The topic of Crip Camp this time was popular education. That together, based on your own lived experiences, be able to educate as well as be educated. To, instead of attending lectures and seminars led by professors, be able to participate on equal grounds in study circles and study groups. It sounds ideal: education in its most equal form. At the same time, I feel a bit provoked…
I will forever be in favor of specific groups and peer support. I am convinced that shared experiences are something positive and should be acknowledged. To get help from people in a similar situation as yours is completely necessary, especially when it comes to the disability community where the surrounding professions often lack the lived experience and actual knowledge. But at the same time, popular education does not imply the same thing as education. Where popular education is based on community and shared experiences, and education on hierarchies and degrees. One thing does not necessarily take out the next, but I do believe it is dangerous to say that something is superior to the other, especially without acknowledging the differences. Popular education in the shape of specific forums and peer support is one thing, popular education in the shape of being expected to be a facilitator is something completely different.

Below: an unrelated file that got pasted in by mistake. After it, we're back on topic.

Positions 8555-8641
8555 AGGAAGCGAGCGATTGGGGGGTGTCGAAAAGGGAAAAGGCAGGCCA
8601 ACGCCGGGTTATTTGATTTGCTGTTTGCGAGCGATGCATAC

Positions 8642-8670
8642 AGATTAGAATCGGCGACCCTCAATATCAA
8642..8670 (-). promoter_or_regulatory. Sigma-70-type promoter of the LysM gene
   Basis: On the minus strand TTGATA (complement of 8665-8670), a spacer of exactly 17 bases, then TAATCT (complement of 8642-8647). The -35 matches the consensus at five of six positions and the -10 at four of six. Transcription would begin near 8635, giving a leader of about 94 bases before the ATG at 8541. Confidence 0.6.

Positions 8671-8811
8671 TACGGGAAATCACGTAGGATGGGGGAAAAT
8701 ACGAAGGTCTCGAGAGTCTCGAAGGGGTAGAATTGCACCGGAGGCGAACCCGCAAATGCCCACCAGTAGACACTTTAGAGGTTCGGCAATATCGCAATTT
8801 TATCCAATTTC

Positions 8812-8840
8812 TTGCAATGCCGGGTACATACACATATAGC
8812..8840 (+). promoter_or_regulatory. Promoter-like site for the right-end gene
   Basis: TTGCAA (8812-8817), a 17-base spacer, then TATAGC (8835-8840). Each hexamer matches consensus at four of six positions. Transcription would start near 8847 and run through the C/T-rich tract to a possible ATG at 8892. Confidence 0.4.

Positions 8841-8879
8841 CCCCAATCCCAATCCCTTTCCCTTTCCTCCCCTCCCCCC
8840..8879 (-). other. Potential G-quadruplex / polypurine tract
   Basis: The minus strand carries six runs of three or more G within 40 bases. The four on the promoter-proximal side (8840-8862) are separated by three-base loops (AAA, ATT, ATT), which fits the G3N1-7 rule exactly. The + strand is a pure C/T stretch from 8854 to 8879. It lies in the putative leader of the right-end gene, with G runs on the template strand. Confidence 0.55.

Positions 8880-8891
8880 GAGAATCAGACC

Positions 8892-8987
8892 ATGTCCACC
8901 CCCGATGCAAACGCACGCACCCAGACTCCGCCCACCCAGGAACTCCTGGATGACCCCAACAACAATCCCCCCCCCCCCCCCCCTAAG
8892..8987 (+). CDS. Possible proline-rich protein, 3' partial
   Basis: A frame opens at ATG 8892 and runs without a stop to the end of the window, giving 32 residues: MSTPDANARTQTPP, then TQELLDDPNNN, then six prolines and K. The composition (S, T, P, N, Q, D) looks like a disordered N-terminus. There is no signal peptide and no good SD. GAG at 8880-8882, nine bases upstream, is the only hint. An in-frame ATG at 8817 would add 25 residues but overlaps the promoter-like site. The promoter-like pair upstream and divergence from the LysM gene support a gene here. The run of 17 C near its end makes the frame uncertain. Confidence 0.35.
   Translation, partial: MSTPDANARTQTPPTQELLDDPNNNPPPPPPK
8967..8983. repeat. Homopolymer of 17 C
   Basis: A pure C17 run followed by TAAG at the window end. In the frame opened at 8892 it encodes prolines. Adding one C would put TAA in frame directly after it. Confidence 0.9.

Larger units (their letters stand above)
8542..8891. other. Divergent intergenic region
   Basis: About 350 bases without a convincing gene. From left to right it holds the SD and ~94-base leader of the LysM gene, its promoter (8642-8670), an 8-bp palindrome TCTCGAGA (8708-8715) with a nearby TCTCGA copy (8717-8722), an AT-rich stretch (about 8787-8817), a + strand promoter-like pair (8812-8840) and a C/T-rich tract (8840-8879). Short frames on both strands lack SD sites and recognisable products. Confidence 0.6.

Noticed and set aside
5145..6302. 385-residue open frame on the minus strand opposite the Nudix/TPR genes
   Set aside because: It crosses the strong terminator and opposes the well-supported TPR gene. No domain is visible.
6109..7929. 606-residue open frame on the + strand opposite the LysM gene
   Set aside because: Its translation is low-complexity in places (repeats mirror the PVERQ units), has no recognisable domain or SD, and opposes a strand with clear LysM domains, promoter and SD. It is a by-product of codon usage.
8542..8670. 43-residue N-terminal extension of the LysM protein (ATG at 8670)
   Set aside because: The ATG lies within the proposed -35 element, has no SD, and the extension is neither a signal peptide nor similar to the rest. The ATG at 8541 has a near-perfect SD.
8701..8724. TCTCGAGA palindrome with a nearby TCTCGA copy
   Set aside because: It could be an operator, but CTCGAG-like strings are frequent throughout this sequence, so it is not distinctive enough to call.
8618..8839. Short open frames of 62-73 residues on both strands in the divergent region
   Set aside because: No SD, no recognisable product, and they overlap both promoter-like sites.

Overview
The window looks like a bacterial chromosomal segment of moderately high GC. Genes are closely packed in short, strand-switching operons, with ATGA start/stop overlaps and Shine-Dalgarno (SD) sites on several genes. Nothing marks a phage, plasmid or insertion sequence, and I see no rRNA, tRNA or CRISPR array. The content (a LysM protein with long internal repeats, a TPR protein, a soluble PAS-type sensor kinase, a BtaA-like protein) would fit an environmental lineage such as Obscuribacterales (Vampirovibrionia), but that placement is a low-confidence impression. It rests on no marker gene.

Too often crips are expected to be facilitators, but not educators. We are allowed on panels at ABF [a Swedish popular education facilitator], but rarely as educators at the university. Why are we invited into some rooms, but not others? Due to power, of course. Power is also often connected to ideas of gratitude. We are expected to be grateful that we were invited to speak, not on our own terms, but based on the non-disabled pretense to describe issues and problems. But I am tired of gratitude. Gratitude does not pay the rent. Gratitude does not pay for dinner or toys for your cat either. We cannot only be facilitators, we have to be educators as well.
Of course, not all popular education is pro bono, but the fact is that as soon as we are having crip conversations there is often a lack of influence. The doctors took all of it, while the true experts are rolling around as patients or objects of inspiration. I want the crip conversations to truly get in there! Into the drawing rooms, up on the barricades, out in mainstream media. More specifically: I want crip conversations to stop being a niche for those who put their head to one side and say, "Oooh, how cute!". It is all about inclusion, about democracy, and equality. This is something the popular education seems to have understood, but not the education. We still end up on the side, in separate rooms. In “accessible” schools, in those other classes – and as a result, often lacking basic qualifications for higher studies. And then we may be offered a gig where we are asked to talk about our experiences. Maybe we are interviewed by some newspaper as that inspiring disabled person. That eye-opener that gives people food for thought, and maybe they feel slightly grateful. And the rent… well, since we, no matter our degree, do not get any jobs, I guess that is still yet one thing for the Swedish Social Insurance Agency to deal with.